Oddly, Novell didn’t have an IP/IPX gateway that would provide terminal services. We used Firefox Novix for this. This was an IP/IPX gateway and if I remember correctly, it was quite a simple affair initially. DOS based VT emulators would communicate with the gateway (over SPX probably) and then the Novix Gateway would broker the connection to pre-defined or arbitrary hosts as the administrator allowed. Version 2 I think butchered the Winsock DLL to talk to the IPX stack and thence to their gateways. The first ‘corporate’ internet connection I installed used this as a kind of firewall before I knew what firewalls were. 2 NICs in a Netware server, one had the Novix IP stack bound exclusively and the other had regular IPX/SPX. Kind of a firewall before firewalls were a thing!!

    Unixware was great. I went to Novells UK HQ in Bracknell to see the early versions. 1.0 was a bit dodgy but patched up to 1.1.3 I think, it was quite solid. Installed loads and loads of Unixware up and down the UK. Loved it.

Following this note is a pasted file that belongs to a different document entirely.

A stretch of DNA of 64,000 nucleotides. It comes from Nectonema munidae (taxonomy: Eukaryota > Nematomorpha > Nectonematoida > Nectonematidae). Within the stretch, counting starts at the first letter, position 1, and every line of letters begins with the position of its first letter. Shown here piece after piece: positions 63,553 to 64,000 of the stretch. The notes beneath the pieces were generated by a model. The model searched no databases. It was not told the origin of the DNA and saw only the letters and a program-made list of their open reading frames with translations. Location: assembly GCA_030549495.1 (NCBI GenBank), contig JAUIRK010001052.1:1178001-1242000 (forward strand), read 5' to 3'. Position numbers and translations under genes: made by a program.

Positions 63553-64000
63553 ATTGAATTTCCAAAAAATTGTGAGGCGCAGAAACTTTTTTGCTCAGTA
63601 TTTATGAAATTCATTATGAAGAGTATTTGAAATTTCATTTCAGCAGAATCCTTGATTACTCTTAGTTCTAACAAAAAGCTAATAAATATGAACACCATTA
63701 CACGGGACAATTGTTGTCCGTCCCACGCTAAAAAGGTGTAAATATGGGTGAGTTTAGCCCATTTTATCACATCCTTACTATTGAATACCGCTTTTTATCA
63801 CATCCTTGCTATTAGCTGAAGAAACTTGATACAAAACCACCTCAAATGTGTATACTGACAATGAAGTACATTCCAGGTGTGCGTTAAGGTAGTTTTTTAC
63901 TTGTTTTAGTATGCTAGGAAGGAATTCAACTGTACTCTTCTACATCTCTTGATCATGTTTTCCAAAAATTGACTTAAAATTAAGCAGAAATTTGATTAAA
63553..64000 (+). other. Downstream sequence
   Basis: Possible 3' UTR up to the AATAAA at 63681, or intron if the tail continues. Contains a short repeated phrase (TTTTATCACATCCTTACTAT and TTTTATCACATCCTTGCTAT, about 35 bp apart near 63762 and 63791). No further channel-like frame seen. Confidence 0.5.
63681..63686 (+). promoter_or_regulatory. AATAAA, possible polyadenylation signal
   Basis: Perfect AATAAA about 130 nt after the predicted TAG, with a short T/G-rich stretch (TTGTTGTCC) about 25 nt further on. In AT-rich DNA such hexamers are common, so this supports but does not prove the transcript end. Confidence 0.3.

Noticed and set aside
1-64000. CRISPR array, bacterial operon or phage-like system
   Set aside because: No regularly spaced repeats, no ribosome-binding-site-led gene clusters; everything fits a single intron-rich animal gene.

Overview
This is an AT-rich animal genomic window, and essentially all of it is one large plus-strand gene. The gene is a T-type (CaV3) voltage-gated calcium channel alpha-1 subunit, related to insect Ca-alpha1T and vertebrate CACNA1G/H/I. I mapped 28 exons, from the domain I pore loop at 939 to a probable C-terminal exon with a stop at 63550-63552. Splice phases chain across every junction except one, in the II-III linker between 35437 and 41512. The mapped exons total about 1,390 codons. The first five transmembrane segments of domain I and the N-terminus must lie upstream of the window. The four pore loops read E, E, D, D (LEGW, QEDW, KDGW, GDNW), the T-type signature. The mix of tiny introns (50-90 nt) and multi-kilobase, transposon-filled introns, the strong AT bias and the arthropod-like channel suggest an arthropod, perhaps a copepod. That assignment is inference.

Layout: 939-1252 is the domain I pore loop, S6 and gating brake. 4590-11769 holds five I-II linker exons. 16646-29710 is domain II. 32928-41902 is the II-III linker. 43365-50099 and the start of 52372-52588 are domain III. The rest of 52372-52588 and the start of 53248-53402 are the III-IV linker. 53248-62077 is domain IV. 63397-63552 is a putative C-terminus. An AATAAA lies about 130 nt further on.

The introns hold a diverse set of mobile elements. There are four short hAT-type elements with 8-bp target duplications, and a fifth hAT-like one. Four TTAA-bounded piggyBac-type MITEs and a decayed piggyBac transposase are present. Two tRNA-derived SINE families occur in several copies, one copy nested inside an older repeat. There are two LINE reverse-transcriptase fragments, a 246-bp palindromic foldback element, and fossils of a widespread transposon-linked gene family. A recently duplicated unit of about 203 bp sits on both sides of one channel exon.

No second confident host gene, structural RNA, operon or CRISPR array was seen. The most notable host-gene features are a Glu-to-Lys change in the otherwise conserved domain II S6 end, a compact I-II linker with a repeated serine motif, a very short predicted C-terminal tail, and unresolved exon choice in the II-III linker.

PATHWORKS was fun. That was essentially DECs implementation of SMB/NetBIOS on the VAX platform. The shop had a test MicroVAX3100 to play with. There was an interesting product called ‘Pathworks for Netware’ which was a Netware server that ran on a VAX/VMS hosts and talked IPX to the PC world.

    Lots more stories from those days…. great fun!

    • I used to have a tape for that NetWare for VMS, but sadly I lost it long before I could get it to a drive to image it. But I’ve physically touched a TK50 tape!

      Out of curiosity do you have any SAA CD’s? I’ve been looking for SNASIM which I think should be on the CD, although the one I’ve managed to find over the last 10 years didn’t have it. It’s mentioned on this page, and elsewhere, that it’ll emulate a host over DLC so you can test stuff like SAA & MS SNA.